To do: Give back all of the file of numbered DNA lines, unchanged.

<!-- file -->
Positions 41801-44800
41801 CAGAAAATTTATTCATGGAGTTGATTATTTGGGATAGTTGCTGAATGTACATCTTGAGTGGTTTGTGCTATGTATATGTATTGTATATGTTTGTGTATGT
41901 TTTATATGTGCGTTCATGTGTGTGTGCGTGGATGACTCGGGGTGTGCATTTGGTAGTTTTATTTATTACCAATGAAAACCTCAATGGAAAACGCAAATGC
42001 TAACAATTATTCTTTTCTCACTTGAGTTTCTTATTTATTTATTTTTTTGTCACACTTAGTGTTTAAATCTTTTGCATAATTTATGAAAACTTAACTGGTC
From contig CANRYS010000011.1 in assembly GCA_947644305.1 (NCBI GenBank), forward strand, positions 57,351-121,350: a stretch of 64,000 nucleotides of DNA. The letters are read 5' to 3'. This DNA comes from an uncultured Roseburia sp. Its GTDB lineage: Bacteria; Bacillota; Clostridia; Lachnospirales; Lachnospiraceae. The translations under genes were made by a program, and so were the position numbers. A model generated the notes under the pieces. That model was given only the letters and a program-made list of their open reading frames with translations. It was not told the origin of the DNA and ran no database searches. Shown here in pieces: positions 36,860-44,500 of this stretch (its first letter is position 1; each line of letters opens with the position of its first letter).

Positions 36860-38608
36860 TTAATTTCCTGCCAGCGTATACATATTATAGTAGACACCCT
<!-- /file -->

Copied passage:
Positions 41801-44800
41801 CAGAAAATTTATTCATGGAGTTGATTATTTGGGATAGTTGCTGAATGTACATCTTGAGTGGTTTGTGCTATGTATATGTATTGTATATGTTTGTGTATGT
41901 TTTATATGTGCGTTCATGTGTGTGTGCGTGGATGACTCGGGGTGTGCATTTGGTAGTTTTATTTATTACCAATGAAAACCTCAATGGAAAACGCAAATGC
42001 TAACAATTATTCTTTTCTCACTTGAGTTTCTTATTTATTTATTTTTTTGTCACACTTAGTGTTTAAATCTTTTGCATAATTTATGAAAACTTAACTGGTC
From contig CANRYS010000011.1 in assembly GCA_947644305.1 (NCBI GenBank), forward strand, positions 57,351-121,350: a stretch of 64,000 nucleotides of DNA. The letters are read 5' to 3'. This DNA comes from an uncultured Roseburia sp. Its GTDB lineage: Bacteria; Bacillota; Clostridia; Lachnospirales; Lachnospiraceae. The translations under genes were made by a program, and so were the position numbers. A model generated the notes under the pieces. That model was given only the letters and a program-made list of their open reading frames with translations. It was not told the origin of the DNA and ran no database searches. Shown here in pieces: positions 36,860-44,500 of this stretch (its first letter is position 1; each line of letters opens with the position of its first letter).

Positions 36860-38608
36860 TTAATTTCCTGCCAGCGTATACATATTATAGTAGACACCCT